Note that Jesus did not say to hunger and thirst after happiness or blessings. These come as a result of seeking righteousness. To hunger and thirst is to have the consciousness of a deep and desperate need, to the point that we experience pain in our soul. This brings suffering and agony, because it is an all-out drive to achieve the desired goal. It is somewhat like being away from home and homesick, or the inner drive people have to be a sports champion.
Hungering and thirsting for righteousness is the defining spiritual trait of our Christianity. If we truly desire righteousness, God’s Spirit will transform us into His image. We cannot obtain it by our own efforts. Attempting to do so will only lead to pride, which has been the downfall of many throughout the history of Christianity.
Jesus promised that if we hunger and thirst for righteousness, we will be filled. This comes through the anointing power of the Holy Spirit. If one is emptied of a self-seeking nature and filled with God’s nature, the next three characteristics given by Jesus—merciful, pure in heart and peacemaker—will flow naturally as we come down the mountain to minister for His Kingdom rather than for selfish reasons.
SPIRITUAL CHARACTERISTIC NUMBER FIVE
“Blessed are the merciful, for they will be shown mercy” (Matthew 5:7)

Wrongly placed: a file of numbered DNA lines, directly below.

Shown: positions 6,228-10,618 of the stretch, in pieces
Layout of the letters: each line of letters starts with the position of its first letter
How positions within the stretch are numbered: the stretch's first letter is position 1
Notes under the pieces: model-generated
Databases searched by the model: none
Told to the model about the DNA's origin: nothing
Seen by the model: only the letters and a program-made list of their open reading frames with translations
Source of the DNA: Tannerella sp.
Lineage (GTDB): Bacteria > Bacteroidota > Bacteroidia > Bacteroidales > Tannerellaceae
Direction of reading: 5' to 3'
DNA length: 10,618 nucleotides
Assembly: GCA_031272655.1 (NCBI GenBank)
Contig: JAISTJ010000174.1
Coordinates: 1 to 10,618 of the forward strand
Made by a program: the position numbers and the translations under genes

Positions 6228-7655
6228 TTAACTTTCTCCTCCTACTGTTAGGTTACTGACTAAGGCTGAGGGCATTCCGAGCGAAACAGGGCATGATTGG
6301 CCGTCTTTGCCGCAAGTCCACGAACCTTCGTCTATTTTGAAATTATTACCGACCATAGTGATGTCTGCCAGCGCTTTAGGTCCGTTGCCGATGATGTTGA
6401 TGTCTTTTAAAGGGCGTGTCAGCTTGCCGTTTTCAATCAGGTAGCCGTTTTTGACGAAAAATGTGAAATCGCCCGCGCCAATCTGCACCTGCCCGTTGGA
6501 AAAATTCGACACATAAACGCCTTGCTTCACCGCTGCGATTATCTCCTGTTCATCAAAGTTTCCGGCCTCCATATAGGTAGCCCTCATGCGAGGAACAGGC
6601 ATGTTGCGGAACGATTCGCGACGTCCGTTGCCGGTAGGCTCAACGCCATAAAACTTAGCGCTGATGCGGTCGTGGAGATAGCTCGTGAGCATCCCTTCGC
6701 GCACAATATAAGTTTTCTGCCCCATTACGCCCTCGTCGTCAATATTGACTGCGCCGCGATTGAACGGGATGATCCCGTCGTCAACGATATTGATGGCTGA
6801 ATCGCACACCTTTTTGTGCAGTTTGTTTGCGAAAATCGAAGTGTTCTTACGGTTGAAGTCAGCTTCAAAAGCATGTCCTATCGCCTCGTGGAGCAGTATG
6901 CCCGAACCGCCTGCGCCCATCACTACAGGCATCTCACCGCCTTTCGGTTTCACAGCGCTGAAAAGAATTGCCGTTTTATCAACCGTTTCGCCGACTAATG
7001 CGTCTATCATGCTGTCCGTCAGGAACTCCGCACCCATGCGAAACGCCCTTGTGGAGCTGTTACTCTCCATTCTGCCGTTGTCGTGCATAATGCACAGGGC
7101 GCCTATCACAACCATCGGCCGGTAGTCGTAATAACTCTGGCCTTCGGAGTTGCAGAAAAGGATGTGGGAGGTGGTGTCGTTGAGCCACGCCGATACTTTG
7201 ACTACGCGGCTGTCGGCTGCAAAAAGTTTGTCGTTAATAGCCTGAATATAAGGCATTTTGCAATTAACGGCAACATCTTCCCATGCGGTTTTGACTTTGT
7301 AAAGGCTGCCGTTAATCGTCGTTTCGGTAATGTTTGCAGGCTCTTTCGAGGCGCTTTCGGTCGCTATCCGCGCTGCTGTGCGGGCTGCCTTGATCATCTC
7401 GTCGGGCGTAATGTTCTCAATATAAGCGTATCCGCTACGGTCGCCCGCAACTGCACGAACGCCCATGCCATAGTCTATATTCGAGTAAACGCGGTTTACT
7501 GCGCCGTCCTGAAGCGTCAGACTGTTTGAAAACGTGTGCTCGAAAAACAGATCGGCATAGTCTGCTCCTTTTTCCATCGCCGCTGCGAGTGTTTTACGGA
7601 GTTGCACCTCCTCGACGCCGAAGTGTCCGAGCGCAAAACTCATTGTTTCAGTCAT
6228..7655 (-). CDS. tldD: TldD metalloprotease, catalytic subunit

As these characteristics on the other side of the mountain become a natural part of our being, we start to express the true character of God. Mercy is a sense of pity plus an effort to relieve suffering. It is not pity alone; it includes action. Consider the Parable of the Good Samaritan. Others may have pitied the injured man, but they did nothing. They were not demonstrating mercy. Mercy allowed Jesus to see the miserable consequences of sin. It is also what drove Him to relieve the suffering sin causes both in this life and the life after death.
The characteristic of mercy develops a sacrificial love that inspires a person to do all he or she can to save another from the fiery pits of Hell.
We can be thankful we have a merciful God. He knows the consequences of sin. “For God so loved the world (mankind) that he gave his one and only Son, that whoever believes in him [accepts Him as Savior] shall not perish [spend eternity in Hell] but have eternal life [spend eternity in Heaven]. For God did not send his Son into the world to condemn the world, but to save the world through him” (John 3:16-17).
Mercy differentiates between the sinner and sin. God hates sin, but loves the sinner. Mercy causes us to see people as creatures to be pitied—slaves to a sinful nature—who are trapped in Satan’s world system and suffering the awful consequences of sin. Even while He was on the cross, mercy moved Jesus to pray for His oppressors, “Father, forgive them, for they do not know what they are doing” (Luke 23:34).
WATCH FOR PART 3 of “Spiritual Characteristics of the Kingdom of God” on June 21st, 2010.Tags: Christ-like characteristics, meekness, righteousness, spiritual characteristics